Phaneuf - That could be, my history on Prince Albert is not that great but I understand that to be true , yep.


WT - I also have done a little bit of research around other military bases and this kind of thing. Have you tested these pipes, for lead, this kind of thing, or has that all stopped because youíre doing new pipes now?

Phaneuf - Yeah, I think its basically stopped since I donít think we tested for lead. The issue we had was distribution lines. A lot of the buildings that exist here were put in late 60s, 70s as a part of a residential school. Our issue, we applied for this (infrastructure distribution lines) upgrade 10 plus years ago and it was denied by the federal government being that because itís an urban reserve and it doesnít have a residential component to it that the federal government didnít feel like it was in their wheelhouse to have to do this. Two years ago we applied again and pushed health and safety issues and it was approved.


WT - Does it mean that your community didnít have quality water for 10 years, is that sort of the background here?

Phaneuf - No, its not really we didnít have quality water, we didnít have a quality distribution system.

So we had numerous breaks in the distribution lines. Once we initiated a repair and turned the water back on, because the pipes were in such poor shape, the additional pressure due to the repair would sometimes rupture the pipe 20 ,30 feet away so each repair turned into two repairs or you know multiple repairs.


WT - What did the people say about this kind of thing, they just live with it and get used to it, I mean where I live I have good water I expect the pipes to work.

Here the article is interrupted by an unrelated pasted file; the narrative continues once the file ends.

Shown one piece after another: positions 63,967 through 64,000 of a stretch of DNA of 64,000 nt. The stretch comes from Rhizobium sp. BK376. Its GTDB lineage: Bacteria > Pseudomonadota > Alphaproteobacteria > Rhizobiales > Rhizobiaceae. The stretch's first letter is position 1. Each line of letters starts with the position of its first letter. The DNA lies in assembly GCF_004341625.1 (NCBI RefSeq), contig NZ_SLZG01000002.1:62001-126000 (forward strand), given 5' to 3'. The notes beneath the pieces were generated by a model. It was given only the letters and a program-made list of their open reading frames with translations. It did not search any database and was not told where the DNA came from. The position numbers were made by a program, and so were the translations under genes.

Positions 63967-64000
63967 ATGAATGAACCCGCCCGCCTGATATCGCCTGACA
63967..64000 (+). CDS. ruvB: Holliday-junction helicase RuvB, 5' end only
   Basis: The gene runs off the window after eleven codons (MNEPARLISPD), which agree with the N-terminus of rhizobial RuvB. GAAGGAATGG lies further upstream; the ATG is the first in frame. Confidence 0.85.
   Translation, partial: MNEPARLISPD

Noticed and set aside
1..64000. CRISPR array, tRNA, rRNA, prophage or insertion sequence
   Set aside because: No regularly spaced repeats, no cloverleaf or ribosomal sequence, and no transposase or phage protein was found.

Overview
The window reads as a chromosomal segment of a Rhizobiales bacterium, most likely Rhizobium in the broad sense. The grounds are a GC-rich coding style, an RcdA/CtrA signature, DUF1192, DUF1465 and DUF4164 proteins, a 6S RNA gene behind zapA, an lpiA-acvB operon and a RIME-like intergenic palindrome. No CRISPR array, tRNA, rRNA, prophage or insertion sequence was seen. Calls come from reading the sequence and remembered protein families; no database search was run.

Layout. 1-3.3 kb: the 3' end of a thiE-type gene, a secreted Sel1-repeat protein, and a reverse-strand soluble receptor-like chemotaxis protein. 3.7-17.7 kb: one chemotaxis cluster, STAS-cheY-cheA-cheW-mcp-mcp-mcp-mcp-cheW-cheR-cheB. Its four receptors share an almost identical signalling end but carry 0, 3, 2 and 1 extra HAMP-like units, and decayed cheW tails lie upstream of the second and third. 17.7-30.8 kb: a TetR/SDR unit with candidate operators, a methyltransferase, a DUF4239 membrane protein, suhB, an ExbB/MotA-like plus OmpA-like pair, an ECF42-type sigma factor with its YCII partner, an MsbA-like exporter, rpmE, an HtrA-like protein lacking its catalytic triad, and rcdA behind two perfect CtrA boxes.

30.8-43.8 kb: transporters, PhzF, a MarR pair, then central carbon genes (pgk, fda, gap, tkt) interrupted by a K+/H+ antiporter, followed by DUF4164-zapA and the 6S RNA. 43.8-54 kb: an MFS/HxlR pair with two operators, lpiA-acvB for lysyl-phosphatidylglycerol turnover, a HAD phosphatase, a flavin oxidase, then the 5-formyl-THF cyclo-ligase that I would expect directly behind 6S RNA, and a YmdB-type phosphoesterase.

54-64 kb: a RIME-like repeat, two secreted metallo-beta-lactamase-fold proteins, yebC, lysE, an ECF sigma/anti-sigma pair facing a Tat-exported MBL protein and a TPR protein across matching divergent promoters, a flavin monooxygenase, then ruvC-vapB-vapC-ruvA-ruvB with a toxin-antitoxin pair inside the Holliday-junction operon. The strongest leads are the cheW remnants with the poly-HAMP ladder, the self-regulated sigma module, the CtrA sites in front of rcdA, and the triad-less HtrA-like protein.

Phaneuf - Well in this particular circumstance, like I said were an urban reserve, were an office configuration for many of the reserves so we don have a residential component here. So in terms of the people occupying the offices and things like that, at the time when repairs were underway of course they were without water and quite a lot of times the offices were shut down until that work was done. Usually the repairs could be done in 2 days 3 days at the most. So, Iím sure thereís people that complained about it but there wasnít a large impact.


WT - In the rest of the communities you represent do you see any big water issues coming up?

Phaneuf - Yeah, well I think the major issue we have with any community is the fact that the operation and maintenance funding provided by the federal government hasnít changed since the mid 80ís. Obviously, costs have near tripled since then just on the labour side, and again on the material side. So this has not been addressed. In terms of maintaining the water treatment plants to the prime level, it's been a challenge for each of these bands because they donít necessarily have that money and thereís always a shortfall. Subsequently, some items that should have been maintained or replaced as part of maintenance cycle could not be done because there was a lack of money. Subsequently some of these units later on ended up being scrapped by federal government because they came to total failure.